Point is that the whole market is worth less than the valuation of the market. It's overvalued. Of course stock prices are overvalued or undervalued relative to where you think they're going on a timescale; but I'm talking about the immediate timescale--there is not actually more money in the market, just the prices in the market increase. People buy some fraction of the total market cap, and the spot price goes up; what about the rest of the market cap that wasn't traded? The difference between volume and total shares, you know, all those shares for which there is no demand at this price point? People value the market by multiplying the stock spot price by all issued shares--and that's obviously wrong. You can only get out exactly what was put in.

Comment: Re:401k (Score 1) 453

by bluefoxlucid (#46782513) Attached to: Survey: 56 Percent of US Developers Expect To Become Millionaires

This is something I'd actually like to see. What happens if you buy up 50.1% of the common stock of a company, and it then goes bankrupt?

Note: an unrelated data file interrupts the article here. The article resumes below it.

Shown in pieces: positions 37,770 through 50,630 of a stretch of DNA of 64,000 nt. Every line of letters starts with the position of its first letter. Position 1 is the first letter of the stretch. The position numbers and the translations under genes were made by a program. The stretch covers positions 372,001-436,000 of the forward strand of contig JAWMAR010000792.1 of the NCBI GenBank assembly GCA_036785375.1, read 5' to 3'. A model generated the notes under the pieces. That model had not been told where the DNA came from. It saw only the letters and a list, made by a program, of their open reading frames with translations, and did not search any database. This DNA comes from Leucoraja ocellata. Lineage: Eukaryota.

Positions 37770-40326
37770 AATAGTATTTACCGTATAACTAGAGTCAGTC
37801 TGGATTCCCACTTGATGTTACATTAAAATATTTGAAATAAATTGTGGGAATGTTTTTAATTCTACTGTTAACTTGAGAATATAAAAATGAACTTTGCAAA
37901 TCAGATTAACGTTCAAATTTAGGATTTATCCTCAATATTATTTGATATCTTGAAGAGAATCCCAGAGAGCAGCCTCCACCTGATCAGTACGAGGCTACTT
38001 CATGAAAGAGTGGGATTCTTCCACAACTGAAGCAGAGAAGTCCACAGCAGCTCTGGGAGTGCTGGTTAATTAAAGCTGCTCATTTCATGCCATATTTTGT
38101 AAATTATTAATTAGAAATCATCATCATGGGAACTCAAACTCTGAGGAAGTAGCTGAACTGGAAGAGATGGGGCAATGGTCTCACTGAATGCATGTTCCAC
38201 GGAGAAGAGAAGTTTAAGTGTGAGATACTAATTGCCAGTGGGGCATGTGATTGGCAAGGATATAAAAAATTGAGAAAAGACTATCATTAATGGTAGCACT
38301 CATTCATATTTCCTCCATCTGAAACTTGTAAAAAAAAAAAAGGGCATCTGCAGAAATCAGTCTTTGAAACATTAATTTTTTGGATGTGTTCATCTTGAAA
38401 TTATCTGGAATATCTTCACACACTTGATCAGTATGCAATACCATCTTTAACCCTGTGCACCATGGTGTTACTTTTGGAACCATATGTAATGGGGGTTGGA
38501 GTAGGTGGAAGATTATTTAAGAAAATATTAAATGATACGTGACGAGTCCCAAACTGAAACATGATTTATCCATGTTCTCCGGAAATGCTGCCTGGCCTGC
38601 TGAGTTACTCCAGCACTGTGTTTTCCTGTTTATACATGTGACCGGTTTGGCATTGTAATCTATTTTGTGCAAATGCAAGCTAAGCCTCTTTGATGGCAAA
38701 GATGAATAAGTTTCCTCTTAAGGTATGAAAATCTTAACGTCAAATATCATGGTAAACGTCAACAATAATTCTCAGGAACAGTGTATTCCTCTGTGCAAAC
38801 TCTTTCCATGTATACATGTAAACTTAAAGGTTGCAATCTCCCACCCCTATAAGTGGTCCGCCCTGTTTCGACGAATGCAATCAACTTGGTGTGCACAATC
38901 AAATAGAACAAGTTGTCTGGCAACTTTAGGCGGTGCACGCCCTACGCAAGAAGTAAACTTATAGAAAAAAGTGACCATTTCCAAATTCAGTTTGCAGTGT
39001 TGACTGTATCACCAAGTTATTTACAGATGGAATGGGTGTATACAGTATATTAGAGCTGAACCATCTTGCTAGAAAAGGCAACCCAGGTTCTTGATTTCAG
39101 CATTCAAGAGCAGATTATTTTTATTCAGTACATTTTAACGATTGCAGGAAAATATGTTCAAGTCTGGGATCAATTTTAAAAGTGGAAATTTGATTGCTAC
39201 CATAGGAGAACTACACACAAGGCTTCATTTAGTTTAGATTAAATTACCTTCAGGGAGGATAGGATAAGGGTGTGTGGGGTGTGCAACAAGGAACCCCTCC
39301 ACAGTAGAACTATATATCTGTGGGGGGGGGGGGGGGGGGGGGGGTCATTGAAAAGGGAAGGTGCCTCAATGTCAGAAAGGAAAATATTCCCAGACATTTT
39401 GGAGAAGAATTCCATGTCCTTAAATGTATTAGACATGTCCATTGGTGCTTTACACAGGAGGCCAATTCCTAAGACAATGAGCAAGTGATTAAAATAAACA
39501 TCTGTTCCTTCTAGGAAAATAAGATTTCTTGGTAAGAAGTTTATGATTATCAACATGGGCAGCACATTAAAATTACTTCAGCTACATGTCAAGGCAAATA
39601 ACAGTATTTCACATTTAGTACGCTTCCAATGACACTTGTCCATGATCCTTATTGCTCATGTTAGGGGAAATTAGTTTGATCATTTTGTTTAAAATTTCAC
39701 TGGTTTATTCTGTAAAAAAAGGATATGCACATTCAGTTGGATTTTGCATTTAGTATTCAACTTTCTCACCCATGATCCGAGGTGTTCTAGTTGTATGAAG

The moment the company files bankruptcy, common stock is cancelled. So the company you own is ejected from your ownership with no pay-out. Think about that.

It's suddenly an interesting question. Though, now you're just arguing semantics and fantasies; the reality is your "ownership" of a portion of a company means precisely dick, you have no rights to any of their money unless they say so (it's called "embezzlement"...), etc. Money being spent is not "your money"; you own stock, you don't have more than the valuation of stock, and the company doesn't owe you anything for that.